PEN Canada has been a leader in making space for displaced writers, as one of the first PEN Centres to have formal Writers-in-Exile Committee and Network. Our work to “make space” began on an ad-hoc basis in the 1990s with the arrival of refugee writers like Chinese poet Duo Duo and Ethiopian journalist Martha Kumsa, and involved placements for writers at Canadian universities and colleges. This model was successfully adopted by PEN centres around the world, including those in Germany, Scotland and Switzerland.
By 2001, Reza Baraheni who fled Iran with PEN’s help, became the first exiled writer to be president of PEN Canada. Under his leadership, PEN Canada became the second chair of the newly formed PEN International Writers in Exile Network and in 2004, PEN Canada and PEN Québec organized a conference entitled “Building a Writers in Exile Network” that presented the work of PEN Centres around the world to delegates from over 90 institutions across Canada. The next year, PEN Canada presented the first Writers in Exile Network Handbook at the International PEN Congress in Slovenia.
Today, the PEN Canada Writers in Exile Network remains strong, connecting writers who have recently arrived in Canada with those who are well established. In partnership with Romero House, an organization that works to settle refugees, the network provides for the needs of displaced writers when they arrive in Canada, from refugee applications and the settlement process, to emergency funds that can be vital for those arriving in the midst of the cold Canadian winter. As they find their footing, a regular supper club serves as a touch point for the network members, with displaced writers and PEN members coming together to share a meal, updates on the advocacy work of the committee, and recent projects. The committee also provides workshops and networking opportunities specifically aimed at helping displaced writers find their place in the Canadian workforce.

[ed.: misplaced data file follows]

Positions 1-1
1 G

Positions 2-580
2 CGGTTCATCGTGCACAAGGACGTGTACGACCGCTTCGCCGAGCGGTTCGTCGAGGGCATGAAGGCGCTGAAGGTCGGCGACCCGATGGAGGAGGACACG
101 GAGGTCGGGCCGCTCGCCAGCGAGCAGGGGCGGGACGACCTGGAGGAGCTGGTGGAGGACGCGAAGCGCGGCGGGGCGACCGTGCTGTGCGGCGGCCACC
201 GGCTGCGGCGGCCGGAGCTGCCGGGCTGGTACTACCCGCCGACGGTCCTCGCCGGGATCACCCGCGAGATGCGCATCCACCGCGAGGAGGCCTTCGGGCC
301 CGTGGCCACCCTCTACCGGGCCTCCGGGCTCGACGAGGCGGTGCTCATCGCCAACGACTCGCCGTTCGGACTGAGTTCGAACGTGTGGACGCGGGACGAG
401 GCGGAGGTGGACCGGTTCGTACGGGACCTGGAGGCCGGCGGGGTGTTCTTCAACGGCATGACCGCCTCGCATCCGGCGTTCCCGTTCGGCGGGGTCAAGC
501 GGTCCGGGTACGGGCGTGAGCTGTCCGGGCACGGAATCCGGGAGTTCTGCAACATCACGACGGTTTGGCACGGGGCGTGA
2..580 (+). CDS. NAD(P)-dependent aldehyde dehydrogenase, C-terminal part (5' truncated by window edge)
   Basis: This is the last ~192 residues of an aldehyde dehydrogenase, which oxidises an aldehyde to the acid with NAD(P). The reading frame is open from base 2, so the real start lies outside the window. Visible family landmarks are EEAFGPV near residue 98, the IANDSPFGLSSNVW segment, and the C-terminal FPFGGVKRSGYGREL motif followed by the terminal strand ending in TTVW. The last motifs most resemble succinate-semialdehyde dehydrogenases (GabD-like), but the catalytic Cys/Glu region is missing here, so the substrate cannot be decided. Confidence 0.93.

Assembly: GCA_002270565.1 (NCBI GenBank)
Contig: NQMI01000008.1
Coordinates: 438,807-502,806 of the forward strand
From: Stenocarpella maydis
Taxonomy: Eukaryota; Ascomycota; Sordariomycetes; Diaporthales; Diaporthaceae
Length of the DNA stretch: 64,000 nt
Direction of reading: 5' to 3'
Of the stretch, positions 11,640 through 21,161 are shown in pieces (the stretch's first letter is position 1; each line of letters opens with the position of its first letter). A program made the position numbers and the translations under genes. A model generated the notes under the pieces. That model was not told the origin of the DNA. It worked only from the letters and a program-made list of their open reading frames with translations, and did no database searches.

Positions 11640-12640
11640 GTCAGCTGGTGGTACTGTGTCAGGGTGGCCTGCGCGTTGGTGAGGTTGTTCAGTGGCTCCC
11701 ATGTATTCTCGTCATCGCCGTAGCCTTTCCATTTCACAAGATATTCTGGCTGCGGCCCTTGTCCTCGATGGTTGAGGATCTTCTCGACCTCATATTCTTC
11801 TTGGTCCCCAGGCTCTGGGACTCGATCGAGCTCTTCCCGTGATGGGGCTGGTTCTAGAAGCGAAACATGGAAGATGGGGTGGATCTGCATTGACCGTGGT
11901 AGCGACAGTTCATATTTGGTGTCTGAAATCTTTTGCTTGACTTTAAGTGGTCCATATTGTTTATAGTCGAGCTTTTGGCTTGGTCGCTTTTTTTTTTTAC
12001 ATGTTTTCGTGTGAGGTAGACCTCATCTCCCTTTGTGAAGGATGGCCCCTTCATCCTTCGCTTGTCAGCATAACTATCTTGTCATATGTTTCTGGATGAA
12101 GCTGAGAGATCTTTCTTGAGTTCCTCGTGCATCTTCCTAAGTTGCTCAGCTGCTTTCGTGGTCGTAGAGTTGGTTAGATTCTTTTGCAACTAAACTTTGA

PEN Canada continues to offer a yearly writer in residence position in partnership with George Brown College, and in June 2017, the Humber College School for Writers announced a scholarship for a PEN Canada writer in exile to their Creative Writing by Correspondence Program. Exiled writers may also take courses at Ryerson University at a reduced tuition fee, and are often called on to share their stories and insights as guest lecturers at institutions around Toronto.
To celebrate the launch of the PEN International ‘Make Space’ Campaign on May 31, 2017, PEN Canada hosted a launch party at the Toronto office. PEN members, friends, exiled writers and the general public were invited to learn about the work PEN does to aid displaced writers, and how they can help. Mostly recently, the writers in exile committee has been focusing its advocacy efforts on the family reunification process, meeting with Canadian officials about “making space” for the children and spouses of refugee writers. Party guests were invited to sign a letter to the Canadian Minister of Immigration, Refugees and Citizenship, and Minister Foreign Affairs, thanking them for their support of persecuted writers and their families, and asking for their continued efforts for this group in the future. Exiled Sri Lankan journalist Ilamaran Nagarasa, who was reunited with his wife and daughter in August 2016 after seven years apart, spoke to the gathering about the importance of family reunification for displaced writers. As a special treat, Ilamaran’s daughter, Dishaly, read a poem entitled “Stop the War.” Photos and video from the event are available here.